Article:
Crazy Horse Memorial isn’t as well-known as that other rock sculpture in South Dakota–the one with the famous four faces–but it’s also worth a visit, especially for visitors with an interest in understanding the Native American history of the American West.
The site’s mission is to protect and preserve the culture, tradition and living heritage of the native peoples of North America. The sculpture is of Crazy Horse, also known as Tasunka Witco, who was a nineteenth-century Lakota warrior who lived in the Black Hills during the height of the conflicts between the region’s native peoples and whites. He fought in many of the pivotal conflicts of the era, including the Battle of the Little Big Horn. In 1877, he was mortally wounded while in federal custody at Fort Robinson, Nebraska, and died at the age of 34.
In 1939, Oglala Lakota Chief Henry Standing Bear (a cousin of Crazy Horse) invited Korczak Ziolkowski, a Polish-American sculptor who was working on Mount Rushmore at the time, to carve a statue in honor of one of the greatest of all Indian leaders. Standing Bear wrote to him, “My fellow chiefs and I would like the white man to know the red man has great heroes, also.”
It would take nearly ten years for Korczak to accept the invitation. He arrived at Thunderhead Mountain in the Black Hills in 1947 with just $147 to his name but great enthusiasm for the project that would consume the rest of his life.
Appropriately, when the first blast was made on the mountain in 1948, five survivors of the Battle of the Little Bighorn were in attendance.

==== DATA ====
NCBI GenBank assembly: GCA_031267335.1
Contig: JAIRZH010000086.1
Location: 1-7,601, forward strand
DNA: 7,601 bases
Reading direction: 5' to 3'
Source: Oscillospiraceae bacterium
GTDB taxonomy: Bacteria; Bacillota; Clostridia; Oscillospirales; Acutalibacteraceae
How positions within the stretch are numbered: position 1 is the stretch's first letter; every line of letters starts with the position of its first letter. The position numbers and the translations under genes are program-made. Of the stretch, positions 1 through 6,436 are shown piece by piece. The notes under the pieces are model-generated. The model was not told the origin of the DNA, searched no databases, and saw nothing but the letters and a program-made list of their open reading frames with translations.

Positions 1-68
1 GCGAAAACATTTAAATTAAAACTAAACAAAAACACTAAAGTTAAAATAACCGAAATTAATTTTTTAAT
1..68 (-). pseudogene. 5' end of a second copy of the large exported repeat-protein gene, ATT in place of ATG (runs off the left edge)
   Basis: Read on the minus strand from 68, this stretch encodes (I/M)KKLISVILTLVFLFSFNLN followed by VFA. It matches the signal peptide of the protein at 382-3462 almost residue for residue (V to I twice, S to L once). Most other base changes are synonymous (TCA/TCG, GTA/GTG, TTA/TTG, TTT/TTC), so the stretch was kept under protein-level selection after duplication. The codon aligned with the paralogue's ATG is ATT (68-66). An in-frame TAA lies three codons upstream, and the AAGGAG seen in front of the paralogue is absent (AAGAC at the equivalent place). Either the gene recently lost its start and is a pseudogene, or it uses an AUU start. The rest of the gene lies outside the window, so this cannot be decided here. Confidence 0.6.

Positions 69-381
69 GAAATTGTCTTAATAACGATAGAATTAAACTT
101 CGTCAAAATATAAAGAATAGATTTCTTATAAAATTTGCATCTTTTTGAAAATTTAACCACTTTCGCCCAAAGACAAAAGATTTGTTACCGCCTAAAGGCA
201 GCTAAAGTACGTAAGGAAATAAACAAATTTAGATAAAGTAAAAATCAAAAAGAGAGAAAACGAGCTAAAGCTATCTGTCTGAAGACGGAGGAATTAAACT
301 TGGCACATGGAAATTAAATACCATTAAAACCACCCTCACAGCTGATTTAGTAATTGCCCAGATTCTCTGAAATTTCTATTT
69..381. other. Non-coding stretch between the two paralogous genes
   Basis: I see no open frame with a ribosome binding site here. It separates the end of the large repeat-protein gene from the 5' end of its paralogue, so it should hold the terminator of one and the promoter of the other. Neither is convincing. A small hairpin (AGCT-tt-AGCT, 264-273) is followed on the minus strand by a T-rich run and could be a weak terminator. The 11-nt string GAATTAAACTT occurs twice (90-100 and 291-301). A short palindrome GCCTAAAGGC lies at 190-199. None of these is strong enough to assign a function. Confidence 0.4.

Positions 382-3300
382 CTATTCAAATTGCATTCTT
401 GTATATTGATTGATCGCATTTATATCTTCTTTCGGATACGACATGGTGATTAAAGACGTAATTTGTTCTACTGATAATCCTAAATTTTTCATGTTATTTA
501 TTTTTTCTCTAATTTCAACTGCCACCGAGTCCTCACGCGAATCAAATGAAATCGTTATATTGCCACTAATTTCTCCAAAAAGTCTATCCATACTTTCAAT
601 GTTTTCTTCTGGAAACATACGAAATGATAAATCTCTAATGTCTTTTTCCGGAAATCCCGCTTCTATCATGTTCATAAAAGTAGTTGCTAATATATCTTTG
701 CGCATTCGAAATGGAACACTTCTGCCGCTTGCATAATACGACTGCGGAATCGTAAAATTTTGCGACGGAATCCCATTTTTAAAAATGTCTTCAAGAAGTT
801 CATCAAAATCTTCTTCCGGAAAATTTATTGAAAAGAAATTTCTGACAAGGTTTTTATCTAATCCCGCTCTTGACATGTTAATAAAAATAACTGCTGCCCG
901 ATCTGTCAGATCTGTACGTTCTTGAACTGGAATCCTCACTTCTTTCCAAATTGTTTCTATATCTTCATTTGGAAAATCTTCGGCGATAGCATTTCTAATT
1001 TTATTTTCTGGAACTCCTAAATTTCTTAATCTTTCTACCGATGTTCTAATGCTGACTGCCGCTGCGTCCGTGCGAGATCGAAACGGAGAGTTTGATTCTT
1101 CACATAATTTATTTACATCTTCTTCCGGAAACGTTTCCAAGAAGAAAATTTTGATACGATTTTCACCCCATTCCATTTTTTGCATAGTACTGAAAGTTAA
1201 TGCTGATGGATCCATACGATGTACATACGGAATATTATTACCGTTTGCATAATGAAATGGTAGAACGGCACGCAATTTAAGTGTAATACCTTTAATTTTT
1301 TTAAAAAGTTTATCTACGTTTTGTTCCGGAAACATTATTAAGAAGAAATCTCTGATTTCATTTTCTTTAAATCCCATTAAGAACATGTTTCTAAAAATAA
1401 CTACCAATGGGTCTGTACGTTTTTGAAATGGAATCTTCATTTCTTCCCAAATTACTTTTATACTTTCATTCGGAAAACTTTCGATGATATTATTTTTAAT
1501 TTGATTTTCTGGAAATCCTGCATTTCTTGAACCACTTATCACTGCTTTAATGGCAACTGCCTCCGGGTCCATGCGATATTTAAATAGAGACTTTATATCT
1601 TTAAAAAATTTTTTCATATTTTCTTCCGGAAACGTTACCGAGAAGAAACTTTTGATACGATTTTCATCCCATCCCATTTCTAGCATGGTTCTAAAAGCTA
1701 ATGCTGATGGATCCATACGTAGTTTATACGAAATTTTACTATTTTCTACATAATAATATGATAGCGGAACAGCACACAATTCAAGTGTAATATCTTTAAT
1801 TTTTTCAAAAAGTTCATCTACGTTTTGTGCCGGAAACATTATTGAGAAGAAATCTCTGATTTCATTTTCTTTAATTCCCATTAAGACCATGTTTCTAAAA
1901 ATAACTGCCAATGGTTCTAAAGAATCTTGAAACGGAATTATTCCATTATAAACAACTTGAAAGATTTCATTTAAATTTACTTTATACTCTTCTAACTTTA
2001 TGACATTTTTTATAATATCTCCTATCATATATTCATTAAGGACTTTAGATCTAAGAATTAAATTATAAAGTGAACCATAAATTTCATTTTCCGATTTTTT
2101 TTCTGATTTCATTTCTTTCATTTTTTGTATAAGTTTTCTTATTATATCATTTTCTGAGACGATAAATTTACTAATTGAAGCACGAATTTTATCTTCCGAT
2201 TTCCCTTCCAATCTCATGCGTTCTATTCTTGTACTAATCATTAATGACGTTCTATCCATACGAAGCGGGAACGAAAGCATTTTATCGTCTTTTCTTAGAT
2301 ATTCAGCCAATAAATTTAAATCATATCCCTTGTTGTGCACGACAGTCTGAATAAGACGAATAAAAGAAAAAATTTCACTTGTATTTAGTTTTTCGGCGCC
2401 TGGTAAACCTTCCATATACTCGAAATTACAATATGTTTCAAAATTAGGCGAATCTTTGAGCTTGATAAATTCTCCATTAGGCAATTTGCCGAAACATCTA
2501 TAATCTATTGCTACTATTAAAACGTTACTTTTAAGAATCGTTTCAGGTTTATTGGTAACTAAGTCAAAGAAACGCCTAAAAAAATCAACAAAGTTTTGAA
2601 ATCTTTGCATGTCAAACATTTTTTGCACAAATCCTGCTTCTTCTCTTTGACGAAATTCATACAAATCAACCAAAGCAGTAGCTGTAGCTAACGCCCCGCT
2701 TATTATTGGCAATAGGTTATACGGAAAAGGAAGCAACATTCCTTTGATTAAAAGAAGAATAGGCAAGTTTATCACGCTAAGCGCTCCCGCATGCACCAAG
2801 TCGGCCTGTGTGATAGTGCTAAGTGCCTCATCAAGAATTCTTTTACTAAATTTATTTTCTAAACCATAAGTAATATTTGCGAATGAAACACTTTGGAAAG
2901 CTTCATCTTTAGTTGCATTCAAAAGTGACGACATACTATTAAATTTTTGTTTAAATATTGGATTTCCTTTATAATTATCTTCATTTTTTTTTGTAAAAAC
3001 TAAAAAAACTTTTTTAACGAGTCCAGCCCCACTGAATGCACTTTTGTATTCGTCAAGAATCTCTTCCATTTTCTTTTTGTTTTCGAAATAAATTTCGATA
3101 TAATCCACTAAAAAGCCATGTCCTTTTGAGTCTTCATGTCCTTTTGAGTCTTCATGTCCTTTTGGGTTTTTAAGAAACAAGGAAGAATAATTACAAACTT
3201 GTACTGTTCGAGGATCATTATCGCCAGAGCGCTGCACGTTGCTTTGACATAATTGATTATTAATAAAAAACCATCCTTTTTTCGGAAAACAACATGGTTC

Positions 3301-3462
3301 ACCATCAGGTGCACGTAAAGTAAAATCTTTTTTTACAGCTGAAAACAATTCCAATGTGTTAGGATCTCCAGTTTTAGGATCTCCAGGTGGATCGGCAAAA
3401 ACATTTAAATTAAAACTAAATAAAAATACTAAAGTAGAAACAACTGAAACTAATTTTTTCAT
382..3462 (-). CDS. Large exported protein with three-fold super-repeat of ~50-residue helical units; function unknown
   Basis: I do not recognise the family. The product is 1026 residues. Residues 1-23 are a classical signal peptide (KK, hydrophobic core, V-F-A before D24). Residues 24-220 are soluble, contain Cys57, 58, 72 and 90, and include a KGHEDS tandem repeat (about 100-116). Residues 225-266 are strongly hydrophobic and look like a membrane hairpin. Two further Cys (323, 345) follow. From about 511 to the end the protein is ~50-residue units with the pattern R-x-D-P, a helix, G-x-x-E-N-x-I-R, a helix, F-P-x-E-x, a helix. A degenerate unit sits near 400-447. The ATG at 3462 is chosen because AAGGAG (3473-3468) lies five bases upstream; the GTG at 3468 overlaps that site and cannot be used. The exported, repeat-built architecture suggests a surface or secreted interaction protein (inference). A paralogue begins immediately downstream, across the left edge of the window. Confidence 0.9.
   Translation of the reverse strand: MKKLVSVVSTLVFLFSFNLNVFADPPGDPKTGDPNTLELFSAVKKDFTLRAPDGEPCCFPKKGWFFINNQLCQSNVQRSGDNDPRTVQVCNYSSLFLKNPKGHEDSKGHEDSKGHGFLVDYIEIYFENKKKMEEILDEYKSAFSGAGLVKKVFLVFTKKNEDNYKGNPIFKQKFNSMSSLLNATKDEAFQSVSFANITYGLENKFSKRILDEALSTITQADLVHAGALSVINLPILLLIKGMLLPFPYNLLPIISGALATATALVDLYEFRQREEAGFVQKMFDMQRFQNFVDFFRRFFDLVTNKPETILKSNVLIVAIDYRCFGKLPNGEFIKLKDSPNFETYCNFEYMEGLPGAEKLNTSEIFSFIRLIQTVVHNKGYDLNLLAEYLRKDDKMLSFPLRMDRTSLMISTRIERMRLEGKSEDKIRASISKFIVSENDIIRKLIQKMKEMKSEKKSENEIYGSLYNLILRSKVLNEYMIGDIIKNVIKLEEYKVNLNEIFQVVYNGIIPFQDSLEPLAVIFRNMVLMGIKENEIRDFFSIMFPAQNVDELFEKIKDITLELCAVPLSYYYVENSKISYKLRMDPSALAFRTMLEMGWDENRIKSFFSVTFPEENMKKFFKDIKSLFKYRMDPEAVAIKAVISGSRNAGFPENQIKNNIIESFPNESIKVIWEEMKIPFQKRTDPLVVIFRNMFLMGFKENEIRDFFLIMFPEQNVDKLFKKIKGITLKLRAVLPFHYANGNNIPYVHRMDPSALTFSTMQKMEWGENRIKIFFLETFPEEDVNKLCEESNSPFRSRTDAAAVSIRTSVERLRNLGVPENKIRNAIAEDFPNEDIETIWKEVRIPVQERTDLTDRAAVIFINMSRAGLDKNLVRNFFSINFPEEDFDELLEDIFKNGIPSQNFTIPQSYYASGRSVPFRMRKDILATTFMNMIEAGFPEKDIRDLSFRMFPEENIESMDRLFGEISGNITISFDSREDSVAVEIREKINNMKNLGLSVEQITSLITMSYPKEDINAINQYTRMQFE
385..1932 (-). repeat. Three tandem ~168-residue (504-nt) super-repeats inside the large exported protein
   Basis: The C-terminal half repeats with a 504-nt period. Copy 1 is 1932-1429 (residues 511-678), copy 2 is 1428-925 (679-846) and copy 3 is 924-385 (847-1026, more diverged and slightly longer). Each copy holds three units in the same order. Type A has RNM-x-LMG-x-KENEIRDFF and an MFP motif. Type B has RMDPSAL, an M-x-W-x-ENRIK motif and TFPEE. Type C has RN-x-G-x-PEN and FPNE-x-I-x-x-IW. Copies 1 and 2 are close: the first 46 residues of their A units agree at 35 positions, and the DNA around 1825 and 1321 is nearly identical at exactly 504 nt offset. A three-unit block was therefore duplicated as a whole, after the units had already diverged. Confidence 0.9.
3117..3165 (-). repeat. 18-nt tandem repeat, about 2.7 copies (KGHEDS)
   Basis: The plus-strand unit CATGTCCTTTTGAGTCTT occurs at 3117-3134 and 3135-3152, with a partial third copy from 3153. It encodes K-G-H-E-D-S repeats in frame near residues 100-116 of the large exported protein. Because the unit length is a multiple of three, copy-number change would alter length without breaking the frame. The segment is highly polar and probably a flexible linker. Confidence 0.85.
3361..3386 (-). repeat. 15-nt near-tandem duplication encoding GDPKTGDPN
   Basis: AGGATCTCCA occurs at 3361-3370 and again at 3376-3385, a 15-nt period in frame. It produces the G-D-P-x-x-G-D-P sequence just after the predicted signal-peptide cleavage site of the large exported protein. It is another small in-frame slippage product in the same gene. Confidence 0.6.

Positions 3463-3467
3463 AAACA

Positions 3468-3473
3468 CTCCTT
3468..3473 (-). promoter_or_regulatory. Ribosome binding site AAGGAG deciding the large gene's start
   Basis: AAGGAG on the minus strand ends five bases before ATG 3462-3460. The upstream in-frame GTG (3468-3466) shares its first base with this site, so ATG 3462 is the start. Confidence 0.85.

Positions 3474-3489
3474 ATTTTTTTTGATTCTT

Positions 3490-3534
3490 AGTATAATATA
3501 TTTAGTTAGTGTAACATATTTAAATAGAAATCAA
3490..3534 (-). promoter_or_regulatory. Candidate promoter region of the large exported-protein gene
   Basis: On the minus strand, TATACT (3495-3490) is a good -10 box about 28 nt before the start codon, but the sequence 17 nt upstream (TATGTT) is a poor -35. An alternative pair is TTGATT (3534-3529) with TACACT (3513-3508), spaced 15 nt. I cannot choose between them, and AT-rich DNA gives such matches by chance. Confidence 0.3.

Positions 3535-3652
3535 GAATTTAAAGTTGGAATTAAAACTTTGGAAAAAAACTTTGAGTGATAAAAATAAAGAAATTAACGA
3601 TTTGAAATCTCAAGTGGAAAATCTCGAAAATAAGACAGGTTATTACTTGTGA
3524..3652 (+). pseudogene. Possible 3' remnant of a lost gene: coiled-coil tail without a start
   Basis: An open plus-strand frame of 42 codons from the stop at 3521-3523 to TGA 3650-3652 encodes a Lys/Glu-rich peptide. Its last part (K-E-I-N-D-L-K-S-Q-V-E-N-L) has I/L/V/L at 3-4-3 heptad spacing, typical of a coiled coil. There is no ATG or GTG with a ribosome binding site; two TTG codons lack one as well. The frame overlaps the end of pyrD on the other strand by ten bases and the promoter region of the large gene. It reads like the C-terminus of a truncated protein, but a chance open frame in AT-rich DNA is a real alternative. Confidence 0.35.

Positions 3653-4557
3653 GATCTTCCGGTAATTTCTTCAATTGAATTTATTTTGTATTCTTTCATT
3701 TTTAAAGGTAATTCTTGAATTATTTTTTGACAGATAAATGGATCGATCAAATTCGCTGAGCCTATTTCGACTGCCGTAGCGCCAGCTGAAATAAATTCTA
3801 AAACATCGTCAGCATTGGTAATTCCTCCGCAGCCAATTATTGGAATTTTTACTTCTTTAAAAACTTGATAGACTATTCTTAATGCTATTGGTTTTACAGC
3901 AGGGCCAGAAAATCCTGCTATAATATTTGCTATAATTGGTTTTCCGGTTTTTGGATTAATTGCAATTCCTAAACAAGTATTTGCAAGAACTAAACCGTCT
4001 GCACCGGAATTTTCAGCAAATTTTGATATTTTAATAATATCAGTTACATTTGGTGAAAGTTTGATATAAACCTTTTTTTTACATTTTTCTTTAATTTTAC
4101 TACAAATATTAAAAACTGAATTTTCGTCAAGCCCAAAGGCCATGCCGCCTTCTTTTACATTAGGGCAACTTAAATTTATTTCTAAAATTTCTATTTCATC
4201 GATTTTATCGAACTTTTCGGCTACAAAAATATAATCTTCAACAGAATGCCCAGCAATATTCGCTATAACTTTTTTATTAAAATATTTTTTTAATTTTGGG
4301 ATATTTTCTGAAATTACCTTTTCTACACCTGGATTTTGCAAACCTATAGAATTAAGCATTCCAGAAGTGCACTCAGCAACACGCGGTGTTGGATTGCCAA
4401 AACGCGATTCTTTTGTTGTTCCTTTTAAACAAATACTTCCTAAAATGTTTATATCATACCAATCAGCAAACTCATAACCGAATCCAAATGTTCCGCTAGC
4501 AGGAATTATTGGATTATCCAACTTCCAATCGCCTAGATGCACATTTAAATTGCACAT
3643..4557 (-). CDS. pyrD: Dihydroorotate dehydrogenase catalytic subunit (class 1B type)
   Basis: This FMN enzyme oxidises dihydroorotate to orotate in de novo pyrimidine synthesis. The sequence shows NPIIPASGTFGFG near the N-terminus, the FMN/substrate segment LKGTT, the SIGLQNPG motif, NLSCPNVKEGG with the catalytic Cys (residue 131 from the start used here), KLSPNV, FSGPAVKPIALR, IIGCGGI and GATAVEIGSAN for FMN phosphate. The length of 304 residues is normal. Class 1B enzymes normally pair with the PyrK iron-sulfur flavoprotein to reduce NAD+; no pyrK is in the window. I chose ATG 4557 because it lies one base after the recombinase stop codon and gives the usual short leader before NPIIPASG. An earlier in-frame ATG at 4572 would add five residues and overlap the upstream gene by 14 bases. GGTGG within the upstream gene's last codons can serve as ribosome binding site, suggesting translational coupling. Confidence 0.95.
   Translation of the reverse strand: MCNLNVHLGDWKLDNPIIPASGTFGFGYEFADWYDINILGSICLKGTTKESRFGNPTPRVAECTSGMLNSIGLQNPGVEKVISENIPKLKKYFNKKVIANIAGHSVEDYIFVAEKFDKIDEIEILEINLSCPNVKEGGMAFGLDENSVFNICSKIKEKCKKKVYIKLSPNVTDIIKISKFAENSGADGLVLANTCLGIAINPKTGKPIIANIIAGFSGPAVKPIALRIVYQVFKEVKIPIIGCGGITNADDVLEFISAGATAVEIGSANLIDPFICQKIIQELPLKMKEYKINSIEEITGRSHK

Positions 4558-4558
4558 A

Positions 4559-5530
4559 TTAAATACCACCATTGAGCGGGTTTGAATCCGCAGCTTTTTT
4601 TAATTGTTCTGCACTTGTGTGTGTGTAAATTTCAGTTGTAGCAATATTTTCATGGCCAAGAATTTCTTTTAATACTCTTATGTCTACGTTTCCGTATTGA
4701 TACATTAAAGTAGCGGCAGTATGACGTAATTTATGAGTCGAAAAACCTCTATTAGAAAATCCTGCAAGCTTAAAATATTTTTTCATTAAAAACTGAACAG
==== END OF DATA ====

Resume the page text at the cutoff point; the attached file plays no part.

In 1950 Korczak married Ruth Ross, who’d come from Connecticut to volunteer on the massive project. The two had ten children, five boys and five girls, and as they grew the carving became a family project. Korczak passed away in 1982 and Ruth in 2014. Today four of their children and many of their 23 grandchildren are still involved in the carving, which will likely take decades to complete.
The mountain is made of pegmatite granite and is being carved with combination of drilling, blasting, and polishing. For decades Korczak used old-fashioned tape measures and a theodolite (an early type of survey instrument) to work out the places where the rock needed to be carved away. Today laser scanners provide guidance, but craftsmen still follow the lines of the scale model created by Korczak.
When it’s completed, the memorial will stand 563 feet tall (taller than the Washington Monument). Crazy Horse’s face alone is 87 feet. His hand will be about 25 feet tall, and the horse’s head will be 219 feet, making it taller than the Statue of Liberty. Crazy Horse is the world’s largest mountain carving in progress.
Because no photos were ever taken of Crazy Horse, the monument isn’t an actual likeness, but rather memorializes his spirit. His left hand gestures outward in response to a derisive question once asked of him by a member of the U.S. Cavalry: “Where are your lands now?” Crazy Horse replied, “My lands are where my dead lie buried.”
Over the years an extensive complex of buildings has grown up around the monument. It includes the Indian Museum of North America, the Sculptor’s Studio-Home, and a Native American Educational and Cultural Center where storytelling, dances, songs, and other performances are given by members of many tribes. The monument also funds college scholarships for Native American students.
More than one million visitors come here each year. The non-profit memorial accepts no federal or state funding is entirely financed by donations and admissions.
When it’s completed–and it’s not clear when that will be–the Crazy Horse Memorial will be far larger than Mount Rushmore. Which seems appropriate, doesn’t it?Share This!